I feel like I'm arguing with you, and you're arguing with a strawman standing right behind me, but I'll bite. The "rogue CIA" theory (by which I can only presume you mean something like "the CIA acted almost entirely on its own initiative in pursuing the torture program"... WTF?) is not what I refer to when I discuss CIA malfeasance here. It's the contempt for oversight and lawful authority outside of the Oval Office (at least, I hope it was only for authority outside the Oval Office). It's the willingness to lie to Congress and other Executive agencies despite their legitimate need-to-know IOT influence policy decisions and help ensure they can continue to engage in their then-current policies, or to save face. It's about - as an organization, so at least in an officious capacity, though frankly it sounded moreso official - releasing (misleading or outright false) information to the domestic press IOT influence policy decisions and help ensure they can continue to engage in their then-current policies, or to save face. It's about behaving in a manner where their leadership appears to have retaliated against their own IG when it sought to review the program in question and came up with results suggesting it was problematic or ineffective. It's about obstructing investigation into their conduct not because intelligence sources needed protected, but because revealing the depths of their malice and incompetence would make it more difficult for them to work with the foreign agencies who assisted them in their questionable endeavors, but also by all appearances because it would result in lost face and/or external interference into their (apparently questionable) management policies.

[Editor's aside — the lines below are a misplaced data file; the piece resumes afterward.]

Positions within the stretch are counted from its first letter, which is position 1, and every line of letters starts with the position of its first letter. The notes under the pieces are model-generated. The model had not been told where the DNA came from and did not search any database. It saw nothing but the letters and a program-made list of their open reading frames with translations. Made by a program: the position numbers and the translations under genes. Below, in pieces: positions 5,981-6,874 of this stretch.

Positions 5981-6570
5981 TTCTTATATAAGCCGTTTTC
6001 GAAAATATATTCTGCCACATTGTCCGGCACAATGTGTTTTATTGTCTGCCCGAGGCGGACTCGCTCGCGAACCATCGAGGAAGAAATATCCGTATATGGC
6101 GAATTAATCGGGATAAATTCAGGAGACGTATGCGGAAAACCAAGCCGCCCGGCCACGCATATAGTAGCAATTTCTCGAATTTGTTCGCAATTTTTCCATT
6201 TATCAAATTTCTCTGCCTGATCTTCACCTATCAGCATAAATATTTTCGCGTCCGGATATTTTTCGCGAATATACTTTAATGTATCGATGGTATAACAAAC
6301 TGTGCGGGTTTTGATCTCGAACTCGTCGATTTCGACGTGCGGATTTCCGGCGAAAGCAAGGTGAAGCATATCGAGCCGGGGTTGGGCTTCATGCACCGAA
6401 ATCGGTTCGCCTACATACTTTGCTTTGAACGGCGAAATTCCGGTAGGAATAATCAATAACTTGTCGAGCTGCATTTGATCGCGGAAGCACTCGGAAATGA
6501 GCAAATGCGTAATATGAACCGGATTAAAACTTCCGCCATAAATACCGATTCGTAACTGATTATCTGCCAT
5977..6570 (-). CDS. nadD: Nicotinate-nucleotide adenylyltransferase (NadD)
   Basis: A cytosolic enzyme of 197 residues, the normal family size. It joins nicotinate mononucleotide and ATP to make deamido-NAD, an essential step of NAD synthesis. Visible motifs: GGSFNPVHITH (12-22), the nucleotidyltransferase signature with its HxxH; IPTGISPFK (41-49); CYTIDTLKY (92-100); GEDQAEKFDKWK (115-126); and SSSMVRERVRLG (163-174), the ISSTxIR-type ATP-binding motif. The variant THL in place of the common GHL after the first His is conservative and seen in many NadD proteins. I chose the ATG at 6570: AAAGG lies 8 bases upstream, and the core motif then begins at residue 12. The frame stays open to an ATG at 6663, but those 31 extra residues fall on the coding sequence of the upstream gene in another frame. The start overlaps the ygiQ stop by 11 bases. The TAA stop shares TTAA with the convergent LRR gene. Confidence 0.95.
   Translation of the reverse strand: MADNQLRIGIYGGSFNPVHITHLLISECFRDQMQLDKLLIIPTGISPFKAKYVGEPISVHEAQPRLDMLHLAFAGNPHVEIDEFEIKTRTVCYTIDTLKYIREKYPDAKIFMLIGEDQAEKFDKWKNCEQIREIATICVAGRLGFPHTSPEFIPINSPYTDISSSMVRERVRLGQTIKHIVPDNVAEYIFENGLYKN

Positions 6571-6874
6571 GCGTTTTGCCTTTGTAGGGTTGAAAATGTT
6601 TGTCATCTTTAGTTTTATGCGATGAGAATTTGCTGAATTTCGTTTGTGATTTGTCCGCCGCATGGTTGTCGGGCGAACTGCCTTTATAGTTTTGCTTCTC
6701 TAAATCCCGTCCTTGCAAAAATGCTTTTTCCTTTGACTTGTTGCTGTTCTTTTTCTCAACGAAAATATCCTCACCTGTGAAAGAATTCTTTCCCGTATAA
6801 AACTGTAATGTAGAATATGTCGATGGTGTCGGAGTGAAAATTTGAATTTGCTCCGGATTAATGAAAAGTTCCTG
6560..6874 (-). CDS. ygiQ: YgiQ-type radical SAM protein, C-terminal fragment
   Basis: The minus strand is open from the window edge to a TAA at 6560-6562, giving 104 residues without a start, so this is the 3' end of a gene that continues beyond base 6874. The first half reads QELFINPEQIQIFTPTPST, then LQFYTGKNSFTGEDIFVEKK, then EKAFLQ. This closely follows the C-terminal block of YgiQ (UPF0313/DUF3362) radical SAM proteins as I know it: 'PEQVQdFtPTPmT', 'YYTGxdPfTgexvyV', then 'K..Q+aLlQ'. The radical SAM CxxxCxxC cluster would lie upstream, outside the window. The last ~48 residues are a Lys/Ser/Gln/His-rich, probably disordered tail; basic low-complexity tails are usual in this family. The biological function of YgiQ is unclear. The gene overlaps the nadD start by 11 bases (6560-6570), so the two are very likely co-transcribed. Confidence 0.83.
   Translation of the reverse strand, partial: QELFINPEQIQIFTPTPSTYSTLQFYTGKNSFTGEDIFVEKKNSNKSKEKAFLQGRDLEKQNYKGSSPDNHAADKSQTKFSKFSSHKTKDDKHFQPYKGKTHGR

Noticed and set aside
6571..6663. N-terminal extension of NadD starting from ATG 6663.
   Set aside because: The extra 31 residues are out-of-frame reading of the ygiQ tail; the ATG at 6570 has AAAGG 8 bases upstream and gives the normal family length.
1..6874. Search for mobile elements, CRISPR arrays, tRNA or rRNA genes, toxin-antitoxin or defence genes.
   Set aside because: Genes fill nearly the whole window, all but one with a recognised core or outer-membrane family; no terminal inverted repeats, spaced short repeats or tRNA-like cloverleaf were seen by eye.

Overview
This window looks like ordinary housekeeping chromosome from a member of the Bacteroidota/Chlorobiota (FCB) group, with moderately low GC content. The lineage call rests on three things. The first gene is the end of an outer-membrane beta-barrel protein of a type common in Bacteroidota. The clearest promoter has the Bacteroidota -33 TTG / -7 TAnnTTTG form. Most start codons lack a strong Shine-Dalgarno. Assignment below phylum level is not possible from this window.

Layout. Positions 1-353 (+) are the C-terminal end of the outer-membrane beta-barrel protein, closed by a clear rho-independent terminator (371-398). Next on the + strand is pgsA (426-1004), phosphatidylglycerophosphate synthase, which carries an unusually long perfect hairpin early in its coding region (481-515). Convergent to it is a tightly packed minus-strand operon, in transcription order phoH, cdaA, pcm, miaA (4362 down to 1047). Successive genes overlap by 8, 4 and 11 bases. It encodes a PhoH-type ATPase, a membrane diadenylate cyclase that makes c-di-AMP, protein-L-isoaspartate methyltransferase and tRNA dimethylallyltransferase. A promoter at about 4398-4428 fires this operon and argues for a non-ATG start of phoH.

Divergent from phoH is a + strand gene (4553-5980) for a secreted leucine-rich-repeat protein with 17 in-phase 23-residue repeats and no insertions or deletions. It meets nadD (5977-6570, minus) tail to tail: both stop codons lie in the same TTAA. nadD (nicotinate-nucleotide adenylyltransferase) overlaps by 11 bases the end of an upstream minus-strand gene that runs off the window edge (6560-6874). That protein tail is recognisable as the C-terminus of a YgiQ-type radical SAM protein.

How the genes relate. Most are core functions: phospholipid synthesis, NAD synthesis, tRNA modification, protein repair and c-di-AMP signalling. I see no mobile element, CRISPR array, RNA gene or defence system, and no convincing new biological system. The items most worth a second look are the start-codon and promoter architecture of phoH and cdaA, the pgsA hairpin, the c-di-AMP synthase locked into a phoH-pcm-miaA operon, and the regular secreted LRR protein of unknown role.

Basically, the only "rogue CIA" theory that I'm peddling is not that the CIA bears full responsibility for the torture program - it's that regardless of who bears ultimate responsibility for the program the CIA's actions during and after the program are exceedingly problematic and consistent with a governmental organism that is seeking to minimize if not outright eliminate external control and oversight - or more succinctly, a "rogue" organization.